by Barbara Fedeler and Thomas Payne
Center for Faith and Life
September 4 - October 16, 2009
Barbara Fedeler is an associate professor of art and current department chair at Wartburg College. She earned a bachelor of arts from Drake University and a master's of fine arts from the University of Arizona in Tucson. Her work has been included in numerous exhibitions, most recently Iowa Artists 2008 Drawing at the Des Moines Art Center Downtown; the MacNider Museum in Mason City, Iowa; Hearst Center for the Arts in Cedar Falls, Iowa; and Concordia University Art Gallery in Irvine, Calif. Her work can be found in the corporate collections of John Deere; the Iowa Clinic; the University of Northern Iowa; and Iowa State University, among others. She has had residencies at the Virginian Center for the Creative Arts in Amherst, Va. and The Ragdale Foundation in Lake Forest, Ill.
“The palpable reality of objects in space and the effect of light upon this reality is exciting to me. I am skilled at translating this seen reality into a two dimensional version, using willow charcoal and blending stump, fingers and kneadable rubber eraser on rag paper. I enjoy the drawing process; it is physical, with the record of the physicality visible in the marks, it is contemplative in the layering and transforming building process, and seeing the work-in-progress is a birthing of an idea into a reality.
I am an Iowan; born, raised, educated, left briefly-and returned, and I believe Iowa is a land of beauty. I love the land, and if I had been born a male, I would have chosen to farm the land. I love walking the land, cultivating the land, and know its value as resource. I strive to achieve the aesthetics of beauty in my work, hoping to inspire the seekers to re-see the beauty around them. The drawings reflect a small area of NE IA, where the topography reflects less glacial activity with hills, wooded ravines, and winding roads following river valleys or hilltops. Most of the sites are within 3 miles of the Volga River Valley, in Fayette or Clayton counties. My family still lives in this area, and it is full of history for me. It is an ever changing landscape, with land use practices and seasons determining the character of the views.
I find my views early in the morning and late in the day, when the sun creates strong patterns of shadow. I document with photographs, and work from sets of photographs in the studio. The drawings are built with willow charcoal, from upper right to lower left, and rely upon layers of marks, blending, erasure, and each takes between 20 and 30 hours of time. The Coates willow charcoal and Coventry Rag paper encourage flexible manipulation and a variety of effects.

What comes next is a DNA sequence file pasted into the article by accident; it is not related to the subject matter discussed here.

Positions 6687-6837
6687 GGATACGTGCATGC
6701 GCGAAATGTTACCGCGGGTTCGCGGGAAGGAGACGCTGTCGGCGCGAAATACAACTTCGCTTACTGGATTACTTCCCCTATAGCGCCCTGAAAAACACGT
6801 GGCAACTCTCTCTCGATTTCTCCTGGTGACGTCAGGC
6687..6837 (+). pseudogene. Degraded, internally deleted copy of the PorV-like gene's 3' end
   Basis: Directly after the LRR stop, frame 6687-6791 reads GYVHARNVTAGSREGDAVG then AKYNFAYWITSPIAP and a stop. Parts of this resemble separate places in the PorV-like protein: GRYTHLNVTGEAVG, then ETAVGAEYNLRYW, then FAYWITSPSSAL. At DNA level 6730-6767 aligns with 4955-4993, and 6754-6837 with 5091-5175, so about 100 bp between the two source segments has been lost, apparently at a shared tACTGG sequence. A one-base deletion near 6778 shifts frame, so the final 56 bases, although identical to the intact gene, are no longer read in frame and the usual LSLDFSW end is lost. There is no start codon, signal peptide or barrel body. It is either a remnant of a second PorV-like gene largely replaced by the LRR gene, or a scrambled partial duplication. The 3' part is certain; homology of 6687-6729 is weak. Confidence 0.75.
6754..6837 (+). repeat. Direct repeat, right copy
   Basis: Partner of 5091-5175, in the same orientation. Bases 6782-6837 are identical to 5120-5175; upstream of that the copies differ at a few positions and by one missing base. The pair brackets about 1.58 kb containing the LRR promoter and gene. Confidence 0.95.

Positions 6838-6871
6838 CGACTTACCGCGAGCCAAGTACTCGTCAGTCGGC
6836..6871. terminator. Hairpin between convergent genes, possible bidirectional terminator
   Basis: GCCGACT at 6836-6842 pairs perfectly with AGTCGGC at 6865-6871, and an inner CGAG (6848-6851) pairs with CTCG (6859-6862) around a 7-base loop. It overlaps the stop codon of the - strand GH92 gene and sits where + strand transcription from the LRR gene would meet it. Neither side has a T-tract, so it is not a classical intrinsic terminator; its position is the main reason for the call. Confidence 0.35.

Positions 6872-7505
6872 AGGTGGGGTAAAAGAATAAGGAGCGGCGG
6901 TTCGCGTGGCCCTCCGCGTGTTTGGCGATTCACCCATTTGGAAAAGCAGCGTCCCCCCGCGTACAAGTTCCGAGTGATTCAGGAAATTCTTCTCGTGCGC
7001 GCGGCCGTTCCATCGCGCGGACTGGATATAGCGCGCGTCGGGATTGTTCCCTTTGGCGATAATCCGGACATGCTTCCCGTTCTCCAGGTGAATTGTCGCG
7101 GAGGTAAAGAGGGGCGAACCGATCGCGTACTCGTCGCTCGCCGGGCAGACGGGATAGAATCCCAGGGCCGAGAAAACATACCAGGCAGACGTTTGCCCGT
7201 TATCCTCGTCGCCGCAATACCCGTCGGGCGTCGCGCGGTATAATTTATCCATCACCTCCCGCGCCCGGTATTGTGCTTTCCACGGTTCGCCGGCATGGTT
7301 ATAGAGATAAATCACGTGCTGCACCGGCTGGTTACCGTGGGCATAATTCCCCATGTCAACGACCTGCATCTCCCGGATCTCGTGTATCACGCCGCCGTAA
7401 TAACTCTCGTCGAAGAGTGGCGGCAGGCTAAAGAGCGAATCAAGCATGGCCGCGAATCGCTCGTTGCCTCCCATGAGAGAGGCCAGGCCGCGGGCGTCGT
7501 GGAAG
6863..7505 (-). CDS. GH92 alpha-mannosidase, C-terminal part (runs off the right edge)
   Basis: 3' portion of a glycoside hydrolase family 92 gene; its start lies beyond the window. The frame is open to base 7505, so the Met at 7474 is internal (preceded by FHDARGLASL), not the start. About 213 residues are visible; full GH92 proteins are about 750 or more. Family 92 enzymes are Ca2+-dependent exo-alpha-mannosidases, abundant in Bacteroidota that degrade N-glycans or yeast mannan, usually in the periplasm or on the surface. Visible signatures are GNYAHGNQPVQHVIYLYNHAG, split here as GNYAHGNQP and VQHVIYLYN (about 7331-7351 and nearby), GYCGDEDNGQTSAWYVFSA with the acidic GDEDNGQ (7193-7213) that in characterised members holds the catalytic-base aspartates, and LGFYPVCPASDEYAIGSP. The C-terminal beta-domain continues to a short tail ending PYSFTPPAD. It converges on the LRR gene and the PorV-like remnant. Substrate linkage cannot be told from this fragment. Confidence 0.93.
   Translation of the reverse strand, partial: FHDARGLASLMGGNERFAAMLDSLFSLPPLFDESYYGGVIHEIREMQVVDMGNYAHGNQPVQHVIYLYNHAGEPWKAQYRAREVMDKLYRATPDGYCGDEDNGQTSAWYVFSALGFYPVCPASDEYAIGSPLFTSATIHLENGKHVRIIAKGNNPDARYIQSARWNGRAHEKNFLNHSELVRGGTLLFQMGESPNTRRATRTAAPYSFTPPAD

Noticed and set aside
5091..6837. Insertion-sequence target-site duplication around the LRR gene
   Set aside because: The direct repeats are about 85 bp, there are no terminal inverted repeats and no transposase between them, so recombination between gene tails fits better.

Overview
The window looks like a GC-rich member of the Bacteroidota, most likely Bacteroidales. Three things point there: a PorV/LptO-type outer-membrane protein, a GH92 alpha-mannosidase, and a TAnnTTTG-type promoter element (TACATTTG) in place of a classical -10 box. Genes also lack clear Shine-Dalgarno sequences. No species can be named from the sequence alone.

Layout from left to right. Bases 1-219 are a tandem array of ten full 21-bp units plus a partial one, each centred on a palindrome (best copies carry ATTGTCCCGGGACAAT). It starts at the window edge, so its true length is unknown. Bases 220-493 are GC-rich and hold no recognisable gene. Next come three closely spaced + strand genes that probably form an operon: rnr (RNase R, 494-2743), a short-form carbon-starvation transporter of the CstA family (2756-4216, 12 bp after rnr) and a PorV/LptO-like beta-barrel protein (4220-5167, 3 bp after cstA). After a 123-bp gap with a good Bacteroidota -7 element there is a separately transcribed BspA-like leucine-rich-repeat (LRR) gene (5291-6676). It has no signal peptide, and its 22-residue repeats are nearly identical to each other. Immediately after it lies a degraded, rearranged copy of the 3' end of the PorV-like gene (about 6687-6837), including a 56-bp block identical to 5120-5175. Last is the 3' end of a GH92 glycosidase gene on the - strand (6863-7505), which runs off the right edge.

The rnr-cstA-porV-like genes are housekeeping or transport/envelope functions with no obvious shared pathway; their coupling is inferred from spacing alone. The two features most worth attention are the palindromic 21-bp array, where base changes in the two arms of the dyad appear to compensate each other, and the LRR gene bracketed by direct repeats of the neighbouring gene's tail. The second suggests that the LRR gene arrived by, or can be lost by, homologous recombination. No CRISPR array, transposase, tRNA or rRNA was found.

Drawing is a part of my physical and emotional well-being. I have always drawn, and find great satisfaction in sharing how I see with you.”
Thomas Payne is a professor of art at Wartburg College. He earned his B.A. at the University of Oklahoma and his M.F.A. at the State University of New York at Buffalo. He has taught at the university level since 1980 and for several years also owned and operated his own commercial photography studio, specializing in architectural and advertising photography. His work has been included in numerous exhibitions, including CEPA Gallery in Buffalo, NY; the Des Moines Art Center; the Dallas Museum of Art; and the MacNider Museum in Mason City, Iowa. In 1996 he won one of the three top awards at New Voices, New Visions, an international competition in digital media, and in 1998 he received a Communication Arts Award of Excellence.
“Several years ago I traveled across Iowa over the course of six months. In part, this was to figure out the identity of the state —what it means (or what it should mean) to live in Iowa. Toward this end I read histories and descriptions of the state, talked to others, and thought about it while I drove (and drove). I know, the whole notion is a little naive. The other part of these travels was to photograph the state—to give my honest impression as an outsider who has lived in the state for the past fifteen years.
What I came up with were three distinct sets of photographs which each addressed a different aspect of the state and my impressions of it. But something was missing...
Iowa is not a beautiful state, at least not in the way I think of things, but it sure is a pretty state. The cool breeze after the sun sets, the storm clouds flowing above the corn and soybeans, the grain elevators standing sentinel over the towns. That was what was missing from my sets of photographs—the aspect of Iowa as a pretty state. Surely in my travels I would have photographed something pretty. I searched through thousands of my photographs taken along the milestones of over 450 towns I had passed through. What I found were some of the photographs displayed here. What first began as a finite project has turned into an ongoing pursuit. A number of these photographs date back to those first travels, and some were taken very recently.”